Earthquake and Tsunami Hit Scammon Bay

This paper is designed about what would happen in the even of the disaster. If there was a tsunami it could destroy the gas station. It could also ruin the airport. A Tsunami might not reach the pumphouse, but an earthquake could knock it down.

This paper is designed about what would happen in the even of the disaster. If there was a tsunami it could destroy the gas station. It could also ruin the airport. A Tsunami might not reach the pumphouse, but an earthquake could knock it down.

This paper also addresses what tools we would use if an earthquake and tsunami happened. On this section we listed a few tools we’d use. We could have use a tsunami and earthquake warning systems.

We also did a section on how we can protect Scammon Bay from earthquakes and tsunamis. The community could move their boats to higher grounds. We’d have to find a safe place to be closer to school, home and work. One of the most important communication to everybody would have to be making a lot of VHF announcements to alert others.

Another section was how would we take action in the event of an emergency. The community can practice drills for when an earthquake and tsunami happened. Everybody would have to help each other because the situation could be very serious. There would be emergency plans too. We all would have to know where danger could be and where good areas would be.

Last, we wrote about what we’d do to be prepared. The village would need a disaster plan, which means we’d all need to know where to go, have all our essentials ready, and listen to warnings. Everybody would be involved because they live in the same village.

Section 1: Define/Describe the impact of an earthquake and Tsunami on Scammon Bay

What is an earthquake?

The website dictionary.com states that an earthquake is “a series of vibrations induced in the earth’s crust by the abrupt rupture and rebound of rocks in which elastic strain has been slowly accumulating.”

The Michigan Technical University’s UPSeis website states “earthquakes are usually caused when rock underground suddenly breaks along a fault. This sudden release of energy causes the seismic waves that make the ground shake. When two blocks of rock or two plates are rubbing against each other they stick a little. “ (www.geo.mtu.edu/upseis/why.html)

The notes from Penn State’s geosciences department states that “there are other secondary effects that are caused by earthquakes, most often a result of strong shaking. A simple example common in many earthquakes are landslides. The shaking causes regions of the rock and soil to slide downhill (Earthquake Effects).

Mudflows are another name for landslides. The RedCross website says, “Mudflows are powerful rivers of mud that can move twenty to forty miles per hour. Hot ashes or lava from a volcanic eruption can rapidly melt snow and ice at the summit of a volcano. The melted water quickly mixes with falling ash with soil cover on lower slopes and with debris in its path. This turbulent mixture is dangerous in stream channels and can travel more than 50 miles away from a volcano. Intense rainfall can also erode fresh volcanic deposits to form large mudflows. If you see the water level of a stream begin to rise quickly move to high ground. If a mudflow is approaching or passes a bridge you need to stay away from the bridge.” (http://www.redcross.org/prepare/disaster/volcano)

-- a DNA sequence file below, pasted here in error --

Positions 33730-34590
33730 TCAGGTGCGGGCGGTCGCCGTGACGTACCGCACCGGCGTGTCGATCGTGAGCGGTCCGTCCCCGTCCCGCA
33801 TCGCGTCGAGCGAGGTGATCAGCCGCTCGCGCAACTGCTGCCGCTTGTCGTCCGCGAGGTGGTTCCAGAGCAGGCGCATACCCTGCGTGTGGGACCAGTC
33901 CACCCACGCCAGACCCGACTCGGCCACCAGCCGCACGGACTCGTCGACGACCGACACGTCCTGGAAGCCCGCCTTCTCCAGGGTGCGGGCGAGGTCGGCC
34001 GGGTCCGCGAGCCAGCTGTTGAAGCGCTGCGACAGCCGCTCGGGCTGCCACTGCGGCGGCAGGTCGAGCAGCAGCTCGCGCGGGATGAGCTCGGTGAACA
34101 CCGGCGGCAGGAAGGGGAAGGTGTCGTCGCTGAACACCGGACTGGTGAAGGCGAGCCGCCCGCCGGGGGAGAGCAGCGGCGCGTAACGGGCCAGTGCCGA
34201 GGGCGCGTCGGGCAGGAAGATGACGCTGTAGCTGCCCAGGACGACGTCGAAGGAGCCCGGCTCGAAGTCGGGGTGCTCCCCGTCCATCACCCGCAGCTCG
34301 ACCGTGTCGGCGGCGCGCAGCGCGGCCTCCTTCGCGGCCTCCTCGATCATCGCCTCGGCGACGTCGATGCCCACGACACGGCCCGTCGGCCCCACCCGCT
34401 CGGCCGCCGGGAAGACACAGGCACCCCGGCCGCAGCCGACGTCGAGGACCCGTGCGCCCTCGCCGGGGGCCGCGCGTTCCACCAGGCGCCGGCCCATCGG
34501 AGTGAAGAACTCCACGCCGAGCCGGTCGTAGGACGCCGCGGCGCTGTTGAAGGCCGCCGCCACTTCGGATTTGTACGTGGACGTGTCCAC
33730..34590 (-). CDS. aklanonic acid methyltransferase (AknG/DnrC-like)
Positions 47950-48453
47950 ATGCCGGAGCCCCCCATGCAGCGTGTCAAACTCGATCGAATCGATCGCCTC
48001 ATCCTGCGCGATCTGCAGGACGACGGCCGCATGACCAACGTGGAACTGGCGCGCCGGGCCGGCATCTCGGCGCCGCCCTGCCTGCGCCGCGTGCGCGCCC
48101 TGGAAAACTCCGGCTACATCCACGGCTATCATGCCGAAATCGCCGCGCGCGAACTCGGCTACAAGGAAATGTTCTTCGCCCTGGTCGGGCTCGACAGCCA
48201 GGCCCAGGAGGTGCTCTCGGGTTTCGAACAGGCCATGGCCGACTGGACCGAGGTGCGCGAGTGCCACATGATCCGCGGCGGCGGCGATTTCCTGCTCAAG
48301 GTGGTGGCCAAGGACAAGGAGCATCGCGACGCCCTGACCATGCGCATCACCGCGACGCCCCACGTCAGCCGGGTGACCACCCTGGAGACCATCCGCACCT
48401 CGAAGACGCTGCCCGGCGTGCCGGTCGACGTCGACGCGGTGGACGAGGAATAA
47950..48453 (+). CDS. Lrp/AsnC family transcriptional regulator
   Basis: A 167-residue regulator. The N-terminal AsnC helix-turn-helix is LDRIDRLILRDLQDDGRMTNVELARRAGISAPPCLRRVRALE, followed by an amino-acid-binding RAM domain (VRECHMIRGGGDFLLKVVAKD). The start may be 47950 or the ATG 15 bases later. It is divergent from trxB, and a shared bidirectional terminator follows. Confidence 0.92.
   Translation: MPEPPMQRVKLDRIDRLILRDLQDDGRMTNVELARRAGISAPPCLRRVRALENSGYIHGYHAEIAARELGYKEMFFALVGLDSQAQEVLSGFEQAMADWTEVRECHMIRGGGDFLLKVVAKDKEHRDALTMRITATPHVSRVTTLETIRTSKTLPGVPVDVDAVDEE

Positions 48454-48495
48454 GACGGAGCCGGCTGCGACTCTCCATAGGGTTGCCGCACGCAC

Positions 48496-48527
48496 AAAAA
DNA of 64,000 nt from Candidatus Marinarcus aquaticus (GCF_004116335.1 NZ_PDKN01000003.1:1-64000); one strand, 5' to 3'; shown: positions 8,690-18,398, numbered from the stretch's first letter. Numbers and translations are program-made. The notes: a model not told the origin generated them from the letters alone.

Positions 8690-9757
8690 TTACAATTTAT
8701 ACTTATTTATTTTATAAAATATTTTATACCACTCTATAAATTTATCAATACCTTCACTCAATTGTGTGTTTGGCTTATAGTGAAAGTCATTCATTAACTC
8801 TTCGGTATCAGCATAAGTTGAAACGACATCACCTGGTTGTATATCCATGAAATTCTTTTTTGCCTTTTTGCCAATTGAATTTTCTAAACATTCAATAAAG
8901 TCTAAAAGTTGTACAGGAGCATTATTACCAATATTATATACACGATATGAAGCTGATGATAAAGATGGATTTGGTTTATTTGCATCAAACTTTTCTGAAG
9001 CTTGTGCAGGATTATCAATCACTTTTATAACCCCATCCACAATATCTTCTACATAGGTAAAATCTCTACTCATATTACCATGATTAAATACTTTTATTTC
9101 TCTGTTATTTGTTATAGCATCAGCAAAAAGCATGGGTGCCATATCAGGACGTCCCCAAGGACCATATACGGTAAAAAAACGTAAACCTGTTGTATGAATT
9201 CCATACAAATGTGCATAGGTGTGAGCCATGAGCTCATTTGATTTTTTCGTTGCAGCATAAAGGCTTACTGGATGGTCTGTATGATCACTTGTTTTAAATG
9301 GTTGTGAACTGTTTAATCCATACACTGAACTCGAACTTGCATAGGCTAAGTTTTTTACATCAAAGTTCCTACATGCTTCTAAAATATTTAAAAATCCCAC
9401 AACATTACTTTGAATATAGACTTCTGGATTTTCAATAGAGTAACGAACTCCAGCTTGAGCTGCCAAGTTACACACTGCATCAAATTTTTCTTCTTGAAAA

What is a tsunami?

Another result of an earthquake is a tsunami.

The most simple definition of a tsunami is by Dictionary.com which defines a tsunami as “an unusually large sea wave produced by a seaquake or undersea volcanic eruption.”

Another definition of a tsunami is by Australian Government Australian Geoscience website which states that “tsunamis are waves caused by sudden movement of the ocean due to earthquakes, landslides on the seafloor, land slumping into the ocean and large volcanic eruptions or meteorite impact in the ocean.” (Applying geoscience to Australia’s most important challenges)

The SMS Tsunami Warning website states “the effects of tsunami on a coastline can range from unnoticeable to devastating. The effects of a tsunami depend on the characteristics of the seismic events that generated the tsunami, the distance from it’s point of origin, its size and at last, the configuration of bathymetry (that is depth of water in oceans) along the coast that the tsunami is approaching (Earthquake & Tsunami Warning System)

Scammon Bay is a small village. The fuel is stored down at the gas station which is down by the river. The power plant is by the “New Road”, which goes down to the river. Right near the power plant is the city office. It is small, but it is still good. The airport is basically across from the “New Road”, which is by the river too. The store is in the middle of town. It is by the post office. There are houses surrounding it. The school is located maybe the farthest away from town because it is at a high point. It is closest to the mountain. I think the most vulnerable places would be downtown, like the houses that are closer to the river.

If an earthquake and a tsunami happed at once, everything would get destroyed. In addition to what an earthquake can do, a tsunami combined with it would make things far worse.

A tsunami can wash everything away, which the earthquake is still taking buildings down. The tsunami can wash away all the boats and transportation that we may need to use. It can also wash away the gas station which has the gas and fuel we would need for a boat if it did not get washed away or crushed. It could wash away the power plant and we would have no way to call out to other places for help, especially if there was both a tsunami and earthquake happening it could destroy everything we would need to get help or to leave Scammon Bay because of all the destruction. Everybody here could possibly die because it would be a too dangerous situation.

There also wouldn’t be any airport because of both the tsunami and the earthquake. An earthquake can crack the whole thing up and no planes could land because they would crash. It could even break up the airport to the extent that there would be no more gravel. A tsunami can wash off all the ground that is left of the airport because water is very strong. The water can be very high, ad because there would be a tsunami, the airport would be all gone and we wouldn’t be able to see the runway because of all the water that is on the top of it.

Maps from http://www.city-data.com/city/Scammon-Bay-Alaska.html

Figure 1: map of where of Scammon Bay is

Figure 2.: Map showing Scammon Bay roads and airport location

Section 2: What kinds of tools do you need to assess risk and vulnerability of the region?